Niels-Erik Andreasen took the president's chair at Andrews University in 1994, and in the subsequent decades worked to elevate the "life of the mind" and show how it can support and mature the "life of faith" — not endanger it. In this exclusive and wide-ranging interview, he talks about the pressures on the university's finances, the diversity of an institution that educates a global church, and why Adventist education should expand even if the church cannot afford it.
Biology professor Stephen Dunbar and PhD student Dustin Baumbach talk about the app they developed, and how they hope to track individual sea turtles around the world using image recognition software and pictures taken by citizen-researchers. They also talk about why we need to spend our time and energy caring for creatures and the environment instead of trying to prove the creation story.
Do you remember the felt board from your childhood Sabbath School? Betty Lukens has been creating felts to illustrate Bible stories for children for over 60 years, and still ships the sets all over the world. In this interview, she explains the genesis of the felt stories and how they have evolved over time.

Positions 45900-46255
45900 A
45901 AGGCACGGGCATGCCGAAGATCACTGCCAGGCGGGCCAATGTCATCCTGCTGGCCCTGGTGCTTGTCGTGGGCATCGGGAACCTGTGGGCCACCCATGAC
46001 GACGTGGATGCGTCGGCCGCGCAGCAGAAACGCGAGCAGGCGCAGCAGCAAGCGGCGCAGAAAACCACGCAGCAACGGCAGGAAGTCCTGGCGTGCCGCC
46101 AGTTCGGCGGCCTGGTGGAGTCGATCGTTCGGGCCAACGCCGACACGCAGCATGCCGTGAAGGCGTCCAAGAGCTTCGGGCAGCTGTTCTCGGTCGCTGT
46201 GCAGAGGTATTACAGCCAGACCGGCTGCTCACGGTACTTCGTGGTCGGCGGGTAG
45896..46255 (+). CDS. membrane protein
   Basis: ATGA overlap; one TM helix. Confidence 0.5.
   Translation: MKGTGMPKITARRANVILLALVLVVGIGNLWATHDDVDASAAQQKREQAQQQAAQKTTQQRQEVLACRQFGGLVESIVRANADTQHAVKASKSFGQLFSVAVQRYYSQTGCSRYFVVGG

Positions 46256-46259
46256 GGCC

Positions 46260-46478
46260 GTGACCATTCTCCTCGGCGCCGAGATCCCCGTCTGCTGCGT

Shasta Nelson, Adventist-pastor-turned-relationship-expert, talks about her new book Frientimacy, her national friendship business and the importance of close relationships.
Question: You have a new book out called Frientimacy: How to Deepen Friendships for Lifelong Health and Happiness. Who should read this book? Why is this topic important? Don't most of us know how to have friendships already?
Chris Blake, associate professor of English and Communication at Union College, is chair of Lincoln's Interfaith Peacemaking Coalition. He spoke to Spectrum about the Coalition's big event last Sunday, which attracted lots of local news coverage, featured the city's mayor, and even boasted a long-distance message from the Dalai Lama.